4 Signal Pest, 4 Vault Skirge: These cards aren’t really the payoff or the mana base, but they’re worth touching on. They’re evasive creatures that can be cast for one mana, they’re artifacts, and they provide a critical mass of attackers. Signal Pest is another card that gets much better with more zero-mana creatures, and Vault Skirge is a card that gets better with Arcbound Ravager.
Since this is an aggressive deck, it is important to keep your mana curve in mind. These are one-mana role players—nothing to write home about, but not every card needs to hit home runs. Signal Pest and Vault Skirge get on base, and that’s good enough for this deck.
0 Arcbound Worker, 0 Frogmite, 0 Myr Enforcer: The Mirrodin core of the deck that got put out of work by the Scars of Mirrodin core of the deck. Arcbound Worker and Frogmite are worse than Signal Pest and Vault Skirge because they lack evasion. In a format with—as I’ve repeated many times—so many random blockers, it’s very important to be able to ignore them where possible.
Worker and Frogmite are just outdated at this point. Worker can’t get past Deathrite Shaman, and Frogmite is a 2/2 that doesn’t always hit play on turn 1. Pest and Skirge always attack past ground pounders, they always hit play on turn 1, and they work better with the rest of the deck than these old fogeys.
Myr Enforcer is a relic of the past. It’s a top-end card that doesn’t beat Tarmogoyf. If even one of our artifact creatures dies, Myr Enforcer isn’t going to make it past a Tarmogoyf with a land and a cantrip in the graveyard. That’s not okay. There are other good reasons to bench the Enforcer, but that one is beyond good enough.
Let’s recap what this deck is trying to do. It plays an outsize mana base to turbo-charge its first two turns. It has tremendous internal synergy, and its cards can work together to overpower more individually powerful cards like Tarmogoyf. It plays top-end cards that are carefully selected to be nightmares for blue midrange decks to beat, but it does so at the cost of being very weak to combo decks.
Building a sideboard should be easy enough then: beat the hell out of combo decks.
When I work on sideboards, I initially try to deprive myself of as much decklist information as possible. I have found that if I look at other people’s sideboards, I start adapting my sideboard from theirs even when our maindecks are very different.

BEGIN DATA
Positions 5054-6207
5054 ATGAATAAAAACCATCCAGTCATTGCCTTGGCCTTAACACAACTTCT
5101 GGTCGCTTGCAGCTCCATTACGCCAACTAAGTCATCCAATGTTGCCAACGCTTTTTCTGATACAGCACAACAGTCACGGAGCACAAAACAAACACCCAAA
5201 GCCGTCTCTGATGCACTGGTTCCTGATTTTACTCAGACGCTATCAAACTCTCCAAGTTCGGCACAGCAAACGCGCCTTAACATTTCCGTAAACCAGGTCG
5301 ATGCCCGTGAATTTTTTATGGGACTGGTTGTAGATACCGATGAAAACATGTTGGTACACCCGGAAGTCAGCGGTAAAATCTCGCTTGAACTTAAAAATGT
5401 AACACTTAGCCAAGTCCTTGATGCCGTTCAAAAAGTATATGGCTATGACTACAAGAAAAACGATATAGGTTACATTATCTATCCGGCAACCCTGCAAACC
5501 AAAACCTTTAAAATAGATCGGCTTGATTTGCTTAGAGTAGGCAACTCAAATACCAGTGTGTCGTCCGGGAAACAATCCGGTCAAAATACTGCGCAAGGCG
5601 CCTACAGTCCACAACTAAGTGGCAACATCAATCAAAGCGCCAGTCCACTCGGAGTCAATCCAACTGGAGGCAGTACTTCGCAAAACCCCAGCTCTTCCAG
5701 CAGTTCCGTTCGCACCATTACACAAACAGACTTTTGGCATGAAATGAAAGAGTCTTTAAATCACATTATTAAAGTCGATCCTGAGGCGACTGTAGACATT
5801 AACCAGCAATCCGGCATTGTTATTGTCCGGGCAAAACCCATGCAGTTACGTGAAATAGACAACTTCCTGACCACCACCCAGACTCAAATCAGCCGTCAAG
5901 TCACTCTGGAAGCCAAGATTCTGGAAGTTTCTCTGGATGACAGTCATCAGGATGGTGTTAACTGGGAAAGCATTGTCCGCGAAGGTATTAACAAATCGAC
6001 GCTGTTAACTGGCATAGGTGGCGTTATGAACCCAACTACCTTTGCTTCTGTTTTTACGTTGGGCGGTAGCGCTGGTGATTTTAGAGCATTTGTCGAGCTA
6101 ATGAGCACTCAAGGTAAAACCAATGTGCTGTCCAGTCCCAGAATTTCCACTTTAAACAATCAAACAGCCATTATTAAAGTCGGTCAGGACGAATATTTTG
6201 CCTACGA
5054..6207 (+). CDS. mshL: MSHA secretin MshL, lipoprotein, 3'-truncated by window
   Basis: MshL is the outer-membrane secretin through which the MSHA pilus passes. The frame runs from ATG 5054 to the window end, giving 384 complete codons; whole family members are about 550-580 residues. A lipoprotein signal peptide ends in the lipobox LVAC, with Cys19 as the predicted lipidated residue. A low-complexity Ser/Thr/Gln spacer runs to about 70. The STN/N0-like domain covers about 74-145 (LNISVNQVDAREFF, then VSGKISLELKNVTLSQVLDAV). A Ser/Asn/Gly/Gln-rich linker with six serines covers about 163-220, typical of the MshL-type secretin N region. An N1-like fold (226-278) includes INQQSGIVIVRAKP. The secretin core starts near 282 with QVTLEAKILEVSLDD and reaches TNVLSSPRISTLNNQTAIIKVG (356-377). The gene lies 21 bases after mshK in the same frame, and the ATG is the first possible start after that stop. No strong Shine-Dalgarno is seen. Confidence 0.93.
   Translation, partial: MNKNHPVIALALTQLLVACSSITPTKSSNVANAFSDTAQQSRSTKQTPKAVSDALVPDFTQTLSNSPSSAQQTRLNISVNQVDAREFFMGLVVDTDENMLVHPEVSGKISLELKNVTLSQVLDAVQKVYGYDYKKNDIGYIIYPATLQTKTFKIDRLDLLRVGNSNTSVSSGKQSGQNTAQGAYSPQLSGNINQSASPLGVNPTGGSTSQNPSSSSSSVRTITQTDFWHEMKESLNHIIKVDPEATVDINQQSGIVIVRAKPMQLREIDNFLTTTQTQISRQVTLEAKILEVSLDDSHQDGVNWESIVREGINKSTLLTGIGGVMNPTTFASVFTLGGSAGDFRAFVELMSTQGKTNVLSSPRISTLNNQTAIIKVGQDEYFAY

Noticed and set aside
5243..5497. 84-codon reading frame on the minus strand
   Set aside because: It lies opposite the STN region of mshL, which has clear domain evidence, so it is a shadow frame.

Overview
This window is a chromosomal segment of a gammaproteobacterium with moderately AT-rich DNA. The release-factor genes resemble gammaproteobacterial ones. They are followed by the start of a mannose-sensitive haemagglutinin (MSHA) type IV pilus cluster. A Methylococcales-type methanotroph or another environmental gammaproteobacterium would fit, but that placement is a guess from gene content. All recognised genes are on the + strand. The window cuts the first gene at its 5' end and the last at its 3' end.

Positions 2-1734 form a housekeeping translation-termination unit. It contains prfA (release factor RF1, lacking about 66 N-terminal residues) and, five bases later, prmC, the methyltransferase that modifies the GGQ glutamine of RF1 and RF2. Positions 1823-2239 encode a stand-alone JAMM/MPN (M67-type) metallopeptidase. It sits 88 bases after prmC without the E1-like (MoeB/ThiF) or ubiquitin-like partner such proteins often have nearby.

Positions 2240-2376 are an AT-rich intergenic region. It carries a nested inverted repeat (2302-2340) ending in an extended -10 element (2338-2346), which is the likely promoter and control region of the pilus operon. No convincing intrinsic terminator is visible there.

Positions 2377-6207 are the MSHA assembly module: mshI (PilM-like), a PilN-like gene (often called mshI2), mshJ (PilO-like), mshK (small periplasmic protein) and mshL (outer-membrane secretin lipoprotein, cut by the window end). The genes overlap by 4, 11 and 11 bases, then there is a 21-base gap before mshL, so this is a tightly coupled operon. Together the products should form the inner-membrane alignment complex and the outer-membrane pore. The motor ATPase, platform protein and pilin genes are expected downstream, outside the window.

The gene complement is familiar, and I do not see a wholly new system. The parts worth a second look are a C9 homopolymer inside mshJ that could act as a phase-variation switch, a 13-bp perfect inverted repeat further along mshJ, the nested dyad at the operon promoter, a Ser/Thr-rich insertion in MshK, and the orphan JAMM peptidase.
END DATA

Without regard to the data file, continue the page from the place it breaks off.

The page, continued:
It is also often the case that their sideboard is meant to beat different cards and strategies than mine. As a result, I was fairly proud of myself when I thought of Chalice of the Void.
It’s perfect! It’s an incredible card against Elves, Reanimator, Storm, and all flavors of Delver decks. The mana curve works well because you can cut Signal Pest and only lock out your Springleaf Drums. You have four Ancient Tombs and Moxes, so your ability to cast it on turn 1 is very good.
Then a friend told me that Affinity had made Top 16 Baltimore.
With Chalice of the Void in the sideboard.
So, you know, that guy is pretty smart. Except he didn’t play four, which makes zero sense to me because Chalice is the best sideboard card I can imagine playing in Affinity. Also, he only played one Ancient Tomb, which is mindboggling.
Anyway, Chalice of the Void was my starting point, and I was locked in on four copies.
The next obvious inclusion is Ethersworn Canonist. Reid Duke just won an SCG Open with Glimpse of Nature, which Canonist happens to be pretty good against. Canonist is also great against Omniscience—you put it in off of their Show and Tell, their turn ends, and you (ideally) lethal them on your turn.
Also, I guess it’s fine against Storm.
Seven more slots to go, and I am 100% sure that I don’t want to play reactive value cards. I want only cards that will win me the game when they resolve.
Manaless Dredge just made Top 4 of a Legacy Open and Reanimator made the finals. What’s the best anti-graveyard card?
Most people would say "Relic of Progenitus because you can cycle it and it’s an artifact!"